Seeing and Believing: Common Courtroom Myths in Eyewitness Memory

Discrepancies in recall across interviews can be attributed to a number of factors, including asking a witness different questions than the first time (Fisher et al., 2009), or even asking the same questions again (e.g., Erdelyi & Becker, 1974). We often experience this when we tell stories from years-past and have forgotten some details or suddenly recall a detail once-forgotten. Consistency may be valued in the courtroom, but entirely discounting a witness that provides some inconsistent details ignores natural variations in memory recall

Myth #4: The More the Merrier! If Several Witnesses Say It, It Must Be True. 

Kirk Bloodsworth, the first man to be exonerated from Death Row in the U.S., was convicted of the rape and murder of a child in 1984, based on the testimony of five eyewitnesses (Junkin, 2004). Osagiede, the Nigerian native, was also identified by two victims. Both cases were prosecuted entirely based on the testimony of multiple eyewitnesses expressing absolute certainty in their identifications – yet both convictions were ultimately overturned at least in part due to unreliable identifications. 

The contribution of multiple witnesses to confirm the events of a crime or identify a suspect inspires confidence in the “facts” presented. Perhaps we can suspect one person’s memory of being faulty, but would five witnesses give the same version of events if it wasn’t true? However, multiple corresponding witness reports do not guarantee accuracy: in a review of 190 exonerees’ transcripts, 36% of the wrongfully-convicted innocents had been identified by multiple eyewitnesses (Garrett, 2011). Ultimately, any memory of a witnessed event is susceptible to external influence, regardless of how many eyewitnesses there are. In the case of Bloodsworth, one of the two boys that saw the victim walk off with the perpetrator identified him immediately from the police lineup. The other boy originally identified a different man, but his mother called two weeks later to report that he had been too afraid to identify Bloodsworth at the time. Several of the other witnesses had independently seen him pictured in handcuffs on the evening news before identifying him in the lineup. The five witnesses had separately arrived at convictions of Bloodsworth’s guilt in different ways, and there is no obvious evidence to suggest that these witnesses influenced each other. However, each of them may have been affected by various factors that influenced their decisions, and they all eventually managed to (inaccurately) confirm the police suspect and build a convincing case for the prosecution.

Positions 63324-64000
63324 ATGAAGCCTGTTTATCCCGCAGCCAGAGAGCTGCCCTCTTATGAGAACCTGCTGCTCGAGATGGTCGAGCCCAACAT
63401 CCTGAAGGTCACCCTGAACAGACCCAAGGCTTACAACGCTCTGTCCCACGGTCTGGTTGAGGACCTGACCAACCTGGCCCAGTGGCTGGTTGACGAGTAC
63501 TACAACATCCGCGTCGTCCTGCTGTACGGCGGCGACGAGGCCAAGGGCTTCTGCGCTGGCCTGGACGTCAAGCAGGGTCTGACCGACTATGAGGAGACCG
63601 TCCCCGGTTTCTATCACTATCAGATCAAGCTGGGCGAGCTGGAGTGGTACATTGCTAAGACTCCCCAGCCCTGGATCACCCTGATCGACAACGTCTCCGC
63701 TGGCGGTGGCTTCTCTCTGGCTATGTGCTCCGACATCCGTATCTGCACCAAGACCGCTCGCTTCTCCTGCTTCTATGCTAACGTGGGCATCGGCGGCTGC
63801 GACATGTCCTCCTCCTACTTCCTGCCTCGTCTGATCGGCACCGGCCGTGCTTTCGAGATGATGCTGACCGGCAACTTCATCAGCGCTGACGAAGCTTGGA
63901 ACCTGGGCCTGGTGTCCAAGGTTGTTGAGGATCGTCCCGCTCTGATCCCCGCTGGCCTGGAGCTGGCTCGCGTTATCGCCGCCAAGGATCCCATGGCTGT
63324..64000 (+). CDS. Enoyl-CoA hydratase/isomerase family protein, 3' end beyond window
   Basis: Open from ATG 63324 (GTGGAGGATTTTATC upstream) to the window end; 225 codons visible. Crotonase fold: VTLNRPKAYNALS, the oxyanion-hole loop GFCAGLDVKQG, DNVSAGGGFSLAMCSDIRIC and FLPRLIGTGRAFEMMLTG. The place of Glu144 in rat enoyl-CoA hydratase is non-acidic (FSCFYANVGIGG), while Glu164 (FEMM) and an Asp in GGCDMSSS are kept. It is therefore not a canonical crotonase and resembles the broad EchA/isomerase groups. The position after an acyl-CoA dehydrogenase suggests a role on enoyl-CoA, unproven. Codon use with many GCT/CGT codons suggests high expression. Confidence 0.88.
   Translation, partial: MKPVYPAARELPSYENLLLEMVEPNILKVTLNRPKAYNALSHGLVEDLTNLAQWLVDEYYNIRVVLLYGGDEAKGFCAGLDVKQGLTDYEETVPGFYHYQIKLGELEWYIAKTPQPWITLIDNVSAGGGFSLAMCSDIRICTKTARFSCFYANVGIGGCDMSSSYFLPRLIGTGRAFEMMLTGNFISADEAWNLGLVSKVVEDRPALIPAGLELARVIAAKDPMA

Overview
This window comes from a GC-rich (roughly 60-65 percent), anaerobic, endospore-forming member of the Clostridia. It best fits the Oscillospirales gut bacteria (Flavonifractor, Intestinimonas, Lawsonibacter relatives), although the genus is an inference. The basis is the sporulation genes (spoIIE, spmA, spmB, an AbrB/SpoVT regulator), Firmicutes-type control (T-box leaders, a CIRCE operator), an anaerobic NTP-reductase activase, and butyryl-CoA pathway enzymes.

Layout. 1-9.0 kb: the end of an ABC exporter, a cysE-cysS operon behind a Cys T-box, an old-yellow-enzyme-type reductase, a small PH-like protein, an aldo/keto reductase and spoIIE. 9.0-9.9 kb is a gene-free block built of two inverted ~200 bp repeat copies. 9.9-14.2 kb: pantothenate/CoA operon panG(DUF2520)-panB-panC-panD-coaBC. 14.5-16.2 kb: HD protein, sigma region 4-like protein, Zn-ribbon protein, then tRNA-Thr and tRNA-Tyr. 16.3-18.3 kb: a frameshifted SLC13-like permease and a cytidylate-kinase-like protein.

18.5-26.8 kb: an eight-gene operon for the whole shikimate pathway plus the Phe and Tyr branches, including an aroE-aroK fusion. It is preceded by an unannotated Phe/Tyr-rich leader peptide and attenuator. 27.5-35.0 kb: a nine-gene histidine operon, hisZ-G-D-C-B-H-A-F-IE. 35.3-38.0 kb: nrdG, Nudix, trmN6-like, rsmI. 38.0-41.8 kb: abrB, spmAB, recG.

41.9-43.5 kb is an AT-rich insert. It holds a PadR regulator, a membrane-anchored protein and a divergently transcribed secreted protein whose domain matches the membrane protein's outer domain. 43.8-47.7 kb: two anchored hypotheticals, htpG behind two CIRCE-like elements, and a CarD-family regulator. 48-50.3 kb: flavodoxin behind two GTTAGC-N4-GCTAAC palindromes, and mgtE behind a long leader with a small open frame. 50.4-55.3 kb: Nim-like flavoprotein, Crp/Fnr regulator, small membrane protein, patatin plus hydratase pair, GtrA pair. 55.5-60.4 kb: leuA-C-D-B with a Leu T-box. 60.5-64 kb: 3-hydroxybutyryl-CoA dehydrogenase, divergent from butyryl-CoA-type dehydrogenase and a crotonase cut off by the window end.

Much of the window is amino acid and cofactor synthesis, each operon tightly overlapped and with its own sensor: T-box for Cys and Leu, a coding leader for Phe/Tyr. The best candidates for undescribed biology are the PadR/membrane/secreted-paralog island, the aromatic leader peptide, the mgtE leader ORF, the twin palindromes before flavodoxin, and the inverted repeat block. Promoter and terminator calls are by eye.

Each of multiple witness reports are not only independently vulnerable to the same external influences as all eyewitness evidence, but are also susceptible to the influence of the other witnesses. In the UK, 88% of surveyed witnesses to a crime reported the presence of co-witnesses, more than half of whom had discussed the crime and suspect details with other witnesses (Skagerberg & Wright, 2008). While it is quite understandable that after having observed an upsetting event witnesses want to share their impressions, the pitfall of such conversations is that witnesses can influence each other’s recollections. If witnesses come to know what another has said, they can unconsciously insert these details into their own memory of the event, or leave out important details (Merckelbach, van Roermund, & Candel, 2007). As a result, co-witnesses may (inadvertently) come up with a common version of events – often the version provided by the most confident witness (Wright, Self, & Justice, 2000).   

While no study has specifically looked at the possible influence of the number of witnesses on confidence in their stories, we do tend to trust information that comes from multiple (seemingly) independent sources (Harkins & Petty, 1987). Prosecutors take advantage of this by emphasizing that presenting multiple eyewitnesses makes their case particularly strong (Garrett, 2011). However, the mere existence of multiple eyewitnesses telling the same story is not, in itself, proof of accuracy. Multiple witness accounts are reassuring in an investigation, but only if their accounts are both truly independent, and untainted by those very factors to which all eyewitness accounts are vulnerable. Therefore, the reliability of each of these multiple accounts must be subject to the same level of scrutiny as accounts from a single witness.   

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